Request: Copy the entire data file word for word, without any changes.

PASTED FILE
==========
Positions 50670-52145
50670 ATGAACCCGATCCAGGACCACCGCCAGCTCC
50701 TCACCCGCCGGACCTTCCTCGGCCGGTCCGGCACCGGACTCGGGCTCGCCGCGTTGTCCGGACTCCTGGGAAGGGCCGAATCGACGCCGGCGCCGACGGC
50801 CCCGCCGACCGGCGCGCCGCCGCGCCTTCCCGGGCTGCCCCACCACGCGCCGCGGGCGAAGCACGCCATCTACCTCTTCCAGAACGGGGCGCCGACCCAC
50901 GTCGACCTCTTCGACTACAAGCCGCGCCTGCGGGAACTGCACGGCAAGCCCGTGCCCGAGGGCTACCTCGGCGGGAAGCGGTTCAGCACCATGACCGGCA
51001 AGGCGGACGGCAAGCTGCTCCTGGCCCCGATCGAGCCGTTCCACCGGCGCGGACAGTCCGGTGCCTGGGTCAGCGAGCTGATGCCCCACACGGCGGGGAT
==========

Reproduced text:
Positions 50670-52145
50670 ATGAACCCGATCCAGGACCACCGCCAGCTCC
50701 TCACCCGCCGGACCTTCCTCGGCCGGTCCGGCACCGGACTCGGGCTCGCCGCGTTGTCCGGACTCCTGGGAAGGGCCGAATCGACGCCGGCGCCGACGGC
50801 CCCGCCGACCGGCGCGCCGCCGCGCCTTCCCGGGCTGCCCCACCACGCGCCGCGGGCGAAGCACGCCATCTACCTCTTCCAGAACGGGGCGCCGACCCAC
50901 GTCGACCTCTTCGACTACAAGCCGCGCCTGCGGGAACTGCACGGCAAGCCCGTGCCCGAGGGCTACCTCGGCGGGAAGCGGTTCAGCACCATGACCGGCA
51001 AGGCGGACGGCAAGCTGCTCCTGGCCCCGATCGAGCCGTTCCACCGGCGCGGACAGTCCGGTGCCTGGGTCAGCGAGCTGATGCCCCACACGGCGGGGAT